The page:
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How A Designer's 3-Year-Old Daughter Is Humanizing Google
By: Fast Company
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Whether you use OK Google, Siri, Alexa, or Cortana, you reach a point, sooner or later, when your voice assistant doesn't know what to do.

Sometimes, that's because you've phrased your command in an unexpected way: "Alexa, I could really go for some Van Halen right around now," instead of "Alexa, play Van Halen," for example. Other times, it's because you've asked the computer to do something it just doesn't have the capability to do. Either way, the user ends up going away thwarted, and the computer doesn't learn anything. For both user and computer, it's just a fail state, not a learning experience.

As design lead for all of Google's search products, Hector Ouilhet looks to his three-year-old daughter, Anna Julia, for inspiration on how Google can help solve this kind of problem.

Hector and Anna Julia don't always understand each other—Anna Julia is at an age when she likes to make up new words, and even a gesture as simple as pointing at the floor can have four or five different contextual meanings. Likewise, Anna Julia doesn't always understand what Hector expects of her. But Hector and Anna Julia figure out how to adapt to each other's needs.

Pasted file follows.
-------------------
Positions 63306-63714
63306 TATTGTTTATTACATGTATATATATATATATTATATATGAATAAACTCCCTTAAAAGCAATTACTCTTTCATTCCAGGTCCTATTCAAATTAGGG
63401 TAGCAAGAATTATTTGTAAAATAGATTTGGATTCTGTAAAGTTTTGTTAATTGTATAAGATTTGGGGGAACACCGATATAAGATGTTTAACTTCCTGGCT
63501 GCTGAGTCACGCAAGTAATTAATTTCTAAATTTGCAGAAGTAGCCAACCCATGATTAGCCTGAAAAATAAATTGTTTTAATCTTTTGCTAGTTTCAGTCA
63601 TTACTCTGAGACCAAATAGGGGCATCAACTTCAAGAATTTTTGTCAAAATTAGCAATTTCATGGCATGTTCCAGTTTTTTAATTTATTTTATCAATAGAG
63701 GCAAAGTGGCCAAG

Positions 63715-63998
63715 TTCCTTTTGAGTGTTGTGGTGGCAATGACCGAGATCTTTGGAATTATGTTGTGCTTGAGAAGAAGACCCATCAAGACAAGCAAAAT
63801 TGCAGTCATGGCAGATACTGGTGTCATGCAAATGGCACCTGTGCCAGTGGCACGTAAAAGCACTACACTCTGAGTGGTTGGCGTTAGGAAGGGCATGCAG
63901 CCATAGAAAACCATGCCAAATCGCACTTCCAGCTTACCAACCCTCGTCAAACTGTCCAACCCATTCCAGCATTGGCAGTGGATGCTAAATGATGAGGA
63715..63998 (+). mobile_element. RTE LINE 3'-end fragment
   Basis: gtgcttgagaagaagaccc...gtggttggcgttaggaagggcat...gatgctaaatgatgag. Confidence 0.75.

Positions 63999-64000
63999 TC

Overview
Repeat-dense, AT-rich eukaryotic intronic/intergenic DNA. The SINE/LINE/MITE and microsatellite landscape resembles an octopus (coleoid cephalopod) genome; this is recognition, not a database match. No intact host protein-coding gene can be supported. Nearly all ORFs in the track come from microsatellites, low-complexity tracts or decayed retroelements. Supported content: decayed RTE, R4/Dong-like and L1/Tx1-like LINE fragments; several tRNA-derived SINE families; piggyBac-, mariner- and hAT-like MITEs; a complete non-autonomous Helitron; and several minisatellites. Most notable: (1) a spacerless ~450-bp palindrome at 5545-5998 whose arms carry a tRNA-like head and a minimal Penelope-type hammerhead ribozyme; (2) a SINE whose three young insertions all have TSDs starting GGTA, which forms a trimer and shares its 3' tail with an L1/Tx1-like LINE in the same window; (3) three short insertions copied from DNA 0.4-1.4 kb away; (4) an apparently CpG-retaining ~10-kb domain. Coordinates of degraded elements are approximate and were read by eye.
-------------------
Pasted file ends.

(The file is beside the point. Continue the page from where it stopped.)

The question that fills Hector's days is simple: How can Google be more like Anna Julia? Not just in the way Google responds to a user's request but in training users to view Google as an intelligent, learning, evolving entity. Just like a three-year-old.

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This article was published on Fast Company. A link to the original piece appears after the post. www.fastcompany.com
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